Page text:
A.J. Cook, Joe Mantegna

It wasn't hard for the writers of Criminal Minds to find inspiration for the show's Season 6 finale.

It's been a year of surprising cast shakeups and general uncertainty for the show, and Wednesday's finale (9/8c, CBS) speaks to that. "The writers cleverly decided to let the cliff-hanger aspects of the BAU team mirror what's going on with [us]," star Joe Mantegna tells TVGuide.com. "The uncertainties and decisions and problems and solutions directly mirror what's happening in real life."

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"It's about our team and the financial cost of crime-fighting," executive producer Erica Messer adds. "Bad guys seem to have endless funds but, as in real life, there are budget cuts in the government and the team is in jeopardy of being split up."

Budget cuts forced the show to write out series veteran A.J. Cook early in the season. Her character, Jennifer "JJ" Jareau, returned for one episode when fellow cast member Paget Brewster filmed her character's swan song. However, Cook has now signed a deal to return full time next season, and will be reintroduced in the finale. (Brewster, who shot a pilot that NBC has passed on, has an option to return if she chooses.)

The actors' real emotions played out on-screen when Cook left the show, and Mantegna says the same is true of her return. "It was one of those things where none of us quite understood why it happened in the first place," he says. "If you don't own the ball park, you can't make the decisions as to what goes on inside it. But now, the bottom line is we're all thrilled. She was always an integral part of the show. ... Hopefully this will re-energize us in a lot of ways."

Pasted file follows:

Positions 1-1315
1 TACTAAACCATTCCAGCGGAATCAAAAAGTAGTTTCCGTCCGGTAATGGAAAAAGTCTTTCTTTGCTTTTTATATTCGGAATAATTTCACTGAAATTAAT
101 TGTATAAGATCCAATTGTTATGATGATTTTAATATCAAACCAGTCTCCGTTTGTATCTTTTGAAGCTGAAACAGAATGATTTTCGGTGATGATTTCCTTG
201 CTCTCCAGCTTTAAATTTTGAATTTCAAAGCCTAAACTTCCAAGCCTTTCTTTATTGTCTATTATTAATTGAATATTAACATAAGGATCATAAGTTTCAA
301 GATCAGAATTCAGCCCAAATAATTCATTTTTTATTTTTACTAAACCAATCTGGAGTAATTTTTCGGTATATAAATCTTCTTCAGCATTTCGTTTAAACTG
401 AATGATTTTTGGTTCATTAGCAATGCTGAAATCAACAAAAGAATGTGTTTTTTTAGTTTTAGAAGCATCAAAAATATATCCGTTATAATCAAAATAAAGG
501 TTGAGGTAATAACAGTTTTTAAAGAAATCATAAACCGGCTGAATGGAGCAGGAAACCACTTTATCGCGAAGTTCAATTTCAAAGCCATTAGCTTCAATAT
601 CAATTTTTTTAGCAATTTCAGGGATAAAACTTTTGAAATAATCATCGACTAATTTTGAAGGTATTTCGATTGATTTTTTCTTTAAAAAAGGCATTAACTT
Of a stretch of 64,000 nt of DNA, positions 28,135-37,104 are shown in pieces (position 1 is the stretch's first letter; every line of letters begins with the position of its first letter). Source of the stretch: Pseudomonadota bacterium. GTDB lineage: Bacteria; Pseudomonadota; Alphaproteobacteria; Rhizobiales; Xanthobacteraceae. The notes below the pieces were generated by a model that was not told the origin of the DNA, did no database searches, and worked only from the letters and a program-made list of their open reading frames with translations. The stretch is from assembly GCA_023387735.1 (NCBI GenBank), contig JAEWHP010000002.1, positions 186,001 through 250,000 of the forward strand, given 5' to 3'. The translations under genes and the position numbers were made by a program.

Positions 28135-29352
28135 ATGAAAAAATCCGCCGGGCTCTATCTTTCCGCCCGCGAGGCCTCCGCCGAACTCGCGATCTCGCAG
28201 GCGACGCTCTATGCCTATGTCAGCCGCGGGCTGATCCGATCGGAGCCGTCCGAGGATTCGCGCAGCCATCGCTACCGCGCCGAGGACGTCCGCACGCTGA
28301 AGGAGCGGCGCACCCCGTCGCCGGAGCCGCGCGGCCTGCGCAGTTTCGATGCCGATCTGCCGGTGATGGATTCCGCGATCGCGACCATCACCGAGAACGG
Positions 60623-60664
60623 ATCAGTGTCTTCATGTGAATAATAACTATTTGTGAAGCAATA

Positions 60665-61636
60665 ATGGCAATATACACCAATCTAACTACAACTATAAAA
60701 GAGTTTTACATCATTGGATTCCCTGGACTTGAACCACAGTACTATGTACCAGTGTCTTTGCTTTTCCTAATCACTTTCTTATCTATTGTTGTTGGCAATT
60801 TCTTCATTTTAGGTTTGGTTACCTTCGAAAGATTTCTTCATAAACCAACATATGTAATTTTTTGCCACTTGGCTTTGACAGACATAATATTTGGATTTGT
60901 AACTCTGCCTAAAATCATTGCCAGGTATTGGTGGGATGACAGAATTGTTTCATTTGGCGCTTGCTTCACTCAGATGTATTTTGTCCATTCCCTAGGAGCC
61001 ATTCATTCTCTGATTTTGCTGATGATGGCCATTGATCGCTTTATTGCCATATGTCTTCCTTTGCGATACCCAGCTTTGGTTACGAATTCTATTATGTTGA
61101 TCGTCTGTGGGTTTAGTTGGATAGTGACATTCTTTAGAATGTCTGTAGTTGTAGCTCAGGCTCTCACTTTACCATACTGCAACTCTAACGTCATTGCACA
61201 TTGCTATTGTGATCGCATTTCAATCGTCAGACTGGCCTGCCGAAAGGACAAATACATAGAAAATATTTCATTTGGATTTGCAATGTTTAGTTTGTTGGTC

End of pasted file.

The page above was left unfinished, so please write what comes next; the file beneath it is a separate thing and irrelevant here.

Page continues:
A.J. Cook to return to Criminal Minds

Indeed, Messer hopes to build a lot of story around JJ in the new season. "JJ has grown a lot since we last saw her in September," Messer says. "She's going to have a stronger voice than before and will have insights we don't have."

The actual case in the finale involves the investigation of a human trafficking ring. "I was inspired by a quote that I used in the episode," Messer says. "English novelist Thomas Hardy wrote, 'And yet for every bad there is a worse.' It's sad but true... [and]  the case proves the thought. It's not just kidnapping, it's domestic trafficking. But it isn't just trafficking — when the victims are used up, they're killed for sport."

Unlike recent finales, the episode isn't necessarily focused on a certain member of the team, Mantegna says. "It's  like the Beatles — some like George some like Ringo, but at the end of the day you want to listen to the music in the band," Mantegna says. "Our strength is in the ensemble, so it's fitting that the last episode of the season should be something that encompasses that. It's not a one-man band."

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But will the team remain intact come September? Cast member Shemar Moore just re-upped his contract but Thomas Gibson remains in negotiations. Perhaps it's just another example of art imitating life.

"The cliff-hanger isn't someone blowing up in an SUV, but the drama of what's going to happen to our team," Messer says. "The goal was to show how much the world needs our heroes and how important it is that we keep the team together. Our characters are the human side of our show — the light to the darkness we're surrounded by. They deserve to be explored further."

Criminal Minds' Season 6 finale airs Wednesday at 9/8c on CBS.